Sept. 30, 2021 will be the first national Day for Truth and Reconciliation, which is the same date as Orange Shirt Day. The day is to acknowledge and honour the victims and survivors of residential schools, and to reflect on how the aftermath affects Indigenous peoples. It’s also a day of action for non-Indigenous canadians to learn about the culture of First Nations, Métis and Inuit peoples and to support Indigenous peoples.
Thing you can do:
1.Learn about Residential Schools to honour the lost children, victims and Survivors. And learn of the lasting and ongoing impacts on Indigenous peoples.
- Education resources for all ages, National Centre for Truth and Reconciliation
- Residential School History, National Centre for Truth and Reconciliation
- History of Residential Schools, Indigenous Peoples Atlas of Canada
- An Overview of the Indian Residential School System,Written by the Union of Ontario Indians
2. Learn about the Truth and Reconciliation Report and its 94 Call to Actions
- 94 Calls to Action by the Truth and Reconciliation Commission of Canada (child and adult friendly)
- ‘Honouring the Truth, Reconciling for the Future.’ Summary of the Final Report of the Truth and Reconciliation Commission of Canada
3. Follow discussions and learn about Indigenous peoples and culture from Indigenous led organizations
- Assembly of First Nations
- Inuit Tapiriit Kanatami
- Métis National Council
- Your local Friendship Centre
4. Attend an Indigenous led event on Sept. 30 and show your support
Look online for a local event to attend in-person.
- List of Sept 30 Events from McMaster University
- List of Week of Events from National Centre for Truth and Reconciliation
- Kìyàbadj Kidandanizimin. We are still here, Virtual Storytelling Event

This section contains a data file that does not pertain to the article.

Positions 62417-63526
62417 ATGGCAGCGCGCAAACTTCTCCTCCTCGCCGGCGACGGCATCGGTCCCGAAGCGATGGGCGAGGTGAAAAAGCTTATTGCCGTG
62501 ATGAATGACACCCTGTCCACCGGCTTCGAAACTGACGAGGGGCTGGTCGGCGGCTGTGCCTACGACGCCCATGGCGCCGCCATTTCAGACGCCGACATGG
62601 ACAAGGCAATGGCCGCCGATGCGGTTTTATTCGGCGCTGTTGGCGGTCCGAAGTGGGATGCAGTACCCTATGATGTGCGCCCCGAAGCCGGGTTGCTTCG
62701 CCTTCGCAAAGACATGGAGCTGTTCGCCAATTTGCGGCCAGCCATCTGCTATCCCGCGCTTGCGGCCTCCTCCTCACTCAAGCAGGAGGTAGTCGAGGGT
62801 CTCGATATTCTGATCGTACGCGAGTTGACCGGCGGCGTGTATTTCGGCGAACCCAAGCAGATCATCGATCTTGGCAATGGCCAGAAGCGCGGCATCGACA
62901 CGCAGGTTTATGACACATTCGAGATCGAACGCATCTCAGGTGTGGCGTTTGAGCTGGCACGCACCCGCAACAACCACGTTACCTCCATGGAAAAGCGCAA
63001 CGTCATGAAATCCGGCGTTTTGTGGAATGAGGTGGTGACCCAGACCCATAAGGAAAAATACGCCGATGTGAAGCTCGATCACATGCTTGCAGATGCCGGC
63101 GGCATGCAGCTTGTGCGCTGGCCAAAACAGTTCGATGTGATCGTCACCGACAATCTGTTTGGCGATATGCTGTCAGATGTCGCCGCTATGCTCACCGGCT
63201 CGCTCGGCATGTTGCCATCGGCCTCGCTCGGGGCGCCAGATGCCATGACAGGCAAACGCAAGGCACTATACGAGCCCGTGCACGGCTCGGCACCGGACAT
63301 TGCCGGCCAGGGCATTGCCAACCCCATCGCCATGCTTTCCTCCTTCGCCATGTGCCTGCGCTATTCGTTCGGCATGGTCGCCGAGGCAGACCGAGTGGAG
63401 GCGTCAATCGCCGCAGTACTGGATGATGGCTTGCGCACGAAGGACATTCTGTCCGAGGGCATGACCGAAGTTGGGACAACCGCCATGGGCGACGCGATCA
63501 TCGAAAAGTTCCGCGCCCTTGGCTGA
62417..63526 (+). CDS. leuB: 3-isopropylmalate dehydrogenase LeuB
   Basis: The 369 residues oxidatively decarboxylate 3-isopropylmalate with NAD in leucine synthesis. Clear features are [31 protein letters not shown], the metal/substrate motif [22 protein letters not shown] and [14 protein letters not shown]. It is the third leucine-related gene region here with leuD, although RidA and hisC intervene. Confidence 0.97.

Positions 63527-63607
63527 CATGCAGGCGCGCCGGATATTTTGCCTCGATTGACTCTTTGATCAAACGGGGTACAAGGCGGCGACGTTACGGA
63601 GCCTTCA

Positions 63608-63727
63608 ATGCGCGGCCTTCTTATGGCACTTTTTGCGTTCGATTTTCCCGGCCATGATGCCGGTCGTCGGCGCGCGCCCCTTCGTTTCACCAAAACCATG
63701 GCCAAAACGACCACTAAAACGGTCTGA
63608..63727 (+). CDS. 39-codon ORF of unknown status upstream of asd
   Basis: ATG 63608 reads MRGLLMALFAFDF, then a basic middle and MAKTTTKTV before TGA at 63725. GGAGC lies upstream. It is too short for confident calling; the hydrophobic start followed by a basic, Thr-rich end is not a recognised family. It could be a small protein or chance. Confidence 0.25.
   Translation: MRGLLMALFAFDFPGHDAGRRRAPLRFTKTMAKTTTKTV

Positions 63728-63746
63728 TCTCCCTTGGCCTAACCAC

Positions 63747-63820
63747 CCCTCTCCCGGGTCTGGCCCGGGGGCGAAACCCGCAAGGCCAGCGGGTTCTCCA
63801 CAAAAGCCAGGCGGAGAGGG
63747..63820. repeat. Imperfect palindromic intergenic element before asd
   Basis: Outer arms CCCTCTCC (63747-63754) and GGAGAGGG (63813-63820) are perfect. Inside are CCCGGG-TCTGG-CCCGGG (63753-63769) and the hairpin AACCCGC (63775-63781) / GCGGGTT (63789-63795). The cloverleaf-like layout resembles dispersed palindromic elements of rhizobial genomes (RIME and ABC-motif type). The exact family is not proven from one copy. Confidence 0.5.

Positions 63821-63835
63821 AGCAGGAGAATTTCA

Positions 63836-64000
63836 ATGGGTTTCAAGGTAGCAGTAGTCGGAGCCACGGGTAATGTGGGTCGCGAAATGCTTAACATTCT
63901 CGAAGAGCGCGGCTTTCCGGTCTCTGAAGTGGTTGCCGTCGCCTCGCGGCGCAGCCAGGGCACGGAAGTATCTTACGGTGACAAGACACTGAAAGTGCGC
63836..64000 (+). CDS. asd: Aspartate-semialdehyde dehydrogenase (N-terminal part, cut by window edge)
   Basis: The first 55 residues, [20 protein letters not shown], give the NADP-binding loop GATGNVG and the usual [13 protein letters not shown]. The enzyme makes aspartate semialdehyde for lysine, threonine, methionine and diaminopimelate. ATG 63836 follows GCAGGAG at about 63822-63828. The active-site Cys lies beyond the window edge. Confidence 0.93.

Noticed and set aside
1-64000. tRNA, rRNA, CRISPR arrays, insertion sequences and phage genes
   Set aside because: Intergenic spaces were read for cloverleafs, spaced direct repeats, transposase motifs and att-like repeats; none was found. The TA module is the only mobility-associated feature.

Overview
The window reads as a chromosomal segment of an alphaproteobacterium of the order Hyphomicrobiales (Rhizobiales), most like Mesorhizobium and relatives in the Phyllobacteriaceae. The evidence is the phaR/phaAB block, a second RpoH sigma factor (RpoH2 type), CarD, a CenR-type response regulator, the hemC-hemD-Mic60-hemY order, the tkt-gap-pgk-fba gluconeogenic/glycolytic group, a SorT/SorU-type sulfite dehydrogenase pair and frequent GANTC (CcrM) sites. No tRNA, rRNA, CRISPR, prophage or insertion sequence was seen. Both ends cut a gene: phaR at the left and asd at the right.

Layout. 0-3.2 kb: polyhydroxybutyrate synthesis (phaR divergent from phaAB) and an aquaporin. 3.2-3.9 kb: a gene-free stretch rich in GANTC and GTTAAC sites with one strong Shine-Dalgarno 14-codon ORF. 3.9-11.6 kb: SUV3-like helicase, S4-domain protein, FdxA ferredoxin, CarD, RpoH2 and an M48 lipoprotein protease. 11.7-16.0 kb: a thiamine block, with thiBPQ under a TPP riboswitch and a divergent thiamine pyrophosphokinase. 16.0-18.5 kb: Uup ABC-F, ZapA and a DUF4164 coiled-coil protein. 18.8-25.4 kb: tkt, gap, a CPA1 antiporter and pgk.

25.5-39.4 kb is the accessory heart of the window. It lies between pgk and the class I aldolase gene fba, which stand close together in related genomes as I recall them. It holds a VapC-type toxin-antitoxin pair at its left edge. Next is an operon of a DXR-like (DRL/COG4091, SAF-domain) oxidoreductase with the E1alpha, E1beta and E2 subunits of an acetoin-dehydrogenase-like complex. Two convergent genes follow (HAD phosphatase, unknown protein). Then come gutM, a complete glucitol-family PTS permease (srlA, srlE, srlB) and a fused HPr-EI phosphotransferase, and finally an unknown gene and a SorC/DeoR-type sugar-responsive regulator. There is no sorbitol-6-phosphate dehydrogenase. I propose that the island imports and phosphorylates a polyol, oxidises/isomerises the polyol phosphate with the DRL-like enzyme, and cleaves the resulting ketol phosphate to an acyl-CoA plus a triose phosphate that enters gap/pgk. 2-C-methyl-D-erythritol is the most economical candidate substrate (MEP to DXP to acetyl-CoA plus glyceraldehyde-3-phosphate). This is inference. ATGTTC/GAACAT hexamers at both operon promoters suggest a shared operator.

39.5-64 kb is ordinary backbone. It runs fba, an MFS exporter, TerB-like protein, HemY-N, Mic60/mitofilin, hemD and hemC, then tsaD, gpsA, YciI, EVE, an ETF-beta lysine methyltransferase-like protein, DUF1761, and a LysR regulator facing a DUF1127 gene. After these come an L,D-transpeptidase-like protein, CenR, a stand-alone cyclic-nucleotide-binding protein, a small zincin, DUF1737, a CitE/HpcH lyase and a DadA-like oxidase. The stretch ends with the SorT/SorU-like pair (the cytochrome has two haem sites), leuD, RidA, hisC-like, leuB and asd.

5. Support Indigenous owned businesses on day of and after
- When looking to buy specific items do an internet search for Indigenous-owned or run businesses.
- National Indigenous Business Directory by Canadian Council for Aboriginal Business
- #BeTheDrum Indigenous Women’s Business Directory
6. Make a donation to Indigenous people or organizations
Here’s a few suggestions if you’re looking for ideas.
- Legacy of Hope Foundation
- Indian Residential Schools Survivors Society
- Reconciliation Canada
- First Nations Child and Family Caring Society
Descriptions of Visual Elements in Banner
National Day for Truth and Reconciliation
Among the various visual elements illustrating Indigenous cultures, the circle is at the center which represents being together in spirit of reconciliation. The orange colour represents truth-telling and healing. The pathway represents the road to the reconciliation. First Nations, Inuit and Métis are represented in the image.
Description of the three icons
- The eagle to represent First Nations peoples
- The narwhal to represent Inuit
- The beaded flower to represent Métis peoples